Imagine this panel being the Board of Education of one of these school districts. You just completed the last fiscal year of your teachers' contract, and you are currently in negotiations for the next three years' contract. Your business manager tells you that your District incurred a $500,000 deficit last year and you can't afford to offer the teachers any more than a 3% increase over the next three years. If the Board decides to give the teachers more than 3%, the District will run out of money and be forced to borrow using the little amount of borrowing authority the District has remaining. You as the Board of Education are reluctant to borrow again since you borrowed three times in the last eight years and the District's tax rate is already one of the highest in the State.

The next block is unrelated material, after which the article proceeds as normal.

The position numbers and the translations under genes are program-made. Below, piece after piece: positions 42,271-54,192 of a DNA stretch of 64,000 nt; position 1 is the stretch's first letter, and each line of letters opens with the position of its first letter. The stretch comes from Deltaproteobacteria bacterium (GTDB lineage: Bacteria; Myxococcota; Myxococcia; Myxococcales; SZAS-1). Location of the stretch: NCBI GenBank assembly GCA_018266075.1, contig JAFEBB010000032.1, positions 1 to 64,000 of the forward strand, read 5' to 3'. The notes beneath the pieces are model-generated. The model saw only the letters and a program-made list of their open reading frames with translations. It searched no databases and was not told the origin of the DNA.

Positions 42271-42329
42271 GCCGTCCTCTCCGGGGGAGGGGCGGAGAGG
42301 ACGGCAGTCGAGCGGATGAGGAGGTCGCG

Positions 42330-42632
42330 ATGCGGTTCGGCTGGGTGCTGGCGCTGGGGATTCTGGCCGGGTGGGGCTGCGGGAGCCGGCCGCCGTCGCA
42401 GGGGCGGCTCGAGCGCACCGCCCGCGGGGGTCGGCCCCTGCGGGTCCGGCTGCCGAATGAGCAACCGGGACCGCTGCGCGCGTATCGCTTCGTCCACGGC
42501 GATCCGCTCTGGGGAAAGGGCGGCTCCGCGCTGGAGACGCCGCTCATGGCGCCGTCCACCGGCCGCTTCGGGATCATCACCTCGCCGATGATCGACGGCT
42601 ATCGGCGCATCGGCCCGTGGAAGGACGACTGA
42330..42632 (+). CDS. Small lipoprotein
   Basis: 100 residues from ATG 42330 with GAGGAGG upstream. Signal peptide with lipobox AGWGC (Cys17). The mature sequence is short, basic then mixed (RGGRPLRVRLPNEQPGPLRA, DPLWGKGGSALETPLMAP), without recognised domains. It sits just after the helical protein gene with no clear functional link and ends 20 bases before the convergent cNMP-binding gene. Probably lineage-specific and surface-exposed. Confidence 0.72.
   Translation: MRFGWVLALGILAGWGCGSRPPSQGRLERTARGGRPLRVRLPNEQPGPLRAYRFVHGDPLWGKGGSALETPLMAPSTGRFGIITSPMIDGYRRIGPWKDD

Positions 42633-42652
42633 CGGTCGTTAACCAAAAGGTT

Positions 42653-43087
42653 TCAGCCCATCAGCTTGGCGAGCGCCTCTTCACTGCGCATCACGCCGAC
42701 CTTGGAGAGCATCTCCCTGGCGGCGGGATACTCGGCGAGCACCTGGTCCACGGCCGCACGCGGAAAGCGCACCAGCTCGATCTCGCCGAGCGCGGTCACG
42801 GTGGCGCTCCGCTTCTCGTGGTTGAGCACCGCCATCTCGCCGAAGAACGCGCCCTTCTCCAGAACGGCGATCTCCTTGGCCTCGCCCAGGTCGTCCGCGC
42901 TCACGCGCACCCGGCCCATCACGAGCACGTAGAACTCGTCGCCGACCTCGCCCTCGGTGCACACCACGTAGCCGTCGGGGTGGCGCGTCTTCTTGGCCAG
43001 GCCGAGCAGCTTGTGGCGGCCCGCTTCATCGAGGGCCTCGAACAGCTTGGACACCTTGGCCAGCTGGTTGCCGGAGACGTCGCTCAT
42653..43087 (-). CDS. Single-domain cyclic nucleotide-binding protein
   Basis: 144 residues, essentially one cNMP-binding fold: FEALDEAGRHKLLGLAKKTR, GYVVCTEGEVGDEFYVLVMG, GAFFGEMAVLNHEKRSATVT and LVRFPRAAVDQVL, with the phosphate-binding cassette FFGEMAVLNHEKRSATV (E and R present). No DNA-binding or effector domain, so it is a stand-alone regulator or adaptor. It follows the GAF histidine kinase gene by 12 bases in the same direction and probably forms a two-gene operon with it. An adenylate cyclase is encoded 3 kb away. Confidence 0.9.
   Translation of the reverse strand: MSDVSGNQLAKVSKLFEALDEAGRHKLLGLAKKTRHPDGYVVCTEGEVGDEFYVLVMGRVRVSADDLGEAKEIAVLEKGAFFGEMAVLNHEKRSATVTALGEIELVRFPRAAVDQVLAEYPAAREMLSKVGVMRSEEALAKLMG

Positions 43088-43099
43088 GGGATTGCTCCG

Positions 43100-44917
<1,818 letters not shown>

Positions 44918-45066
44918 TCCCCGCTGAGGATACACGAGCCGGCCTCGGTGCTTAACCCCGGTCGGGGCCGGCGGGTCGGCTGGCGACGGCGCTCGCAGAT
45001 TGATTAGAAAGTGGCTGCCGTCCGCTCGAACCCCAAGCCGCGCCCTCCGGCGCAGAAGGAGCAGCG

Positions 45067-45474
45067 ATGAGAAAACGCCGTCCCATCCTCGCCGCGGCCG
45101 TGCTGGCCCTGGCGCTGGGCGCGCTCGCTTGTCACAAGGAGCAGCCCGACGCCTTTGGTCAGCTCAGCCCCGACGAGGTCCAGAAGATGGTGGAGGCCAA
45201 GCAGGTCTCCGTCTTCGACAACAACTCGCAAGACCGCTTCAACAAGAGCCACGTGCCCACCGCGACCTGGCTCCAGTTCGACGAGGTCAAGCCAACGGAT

Your Superintendent then tells you that without a significant increase in salaries, she projects that the district will lose another 15% of the entire teaching staff, as it did last year. These teachers are going to the neighboring districts and will make $10,000 more than they are currently making. The school districts are so close that the teachers wouldn't even have to relocate to change jobs. The teachers that she projects will leave are quality, innovative teachers that will be sorely missed. She tells the Board that she is tired of the district being a training ground for good quality teachers. The Superintendent also informs you that because your starting teachers salary is so low, she doubts that she could fill all the missing positions. This is because the projected teacher shortage is in a crisis mode due to the large quantity of teachers leaving to take early retirement. She reminds the Board that in a labor shortage crisis, salaries are going to be driven up making in more difficult for them to compete for the few teachers available. If she can't hire the teachers, class sizes will be hirer than what she believes is necessary to provide the necessary level of education to the students, especially since the district has such a high percentage of low income children.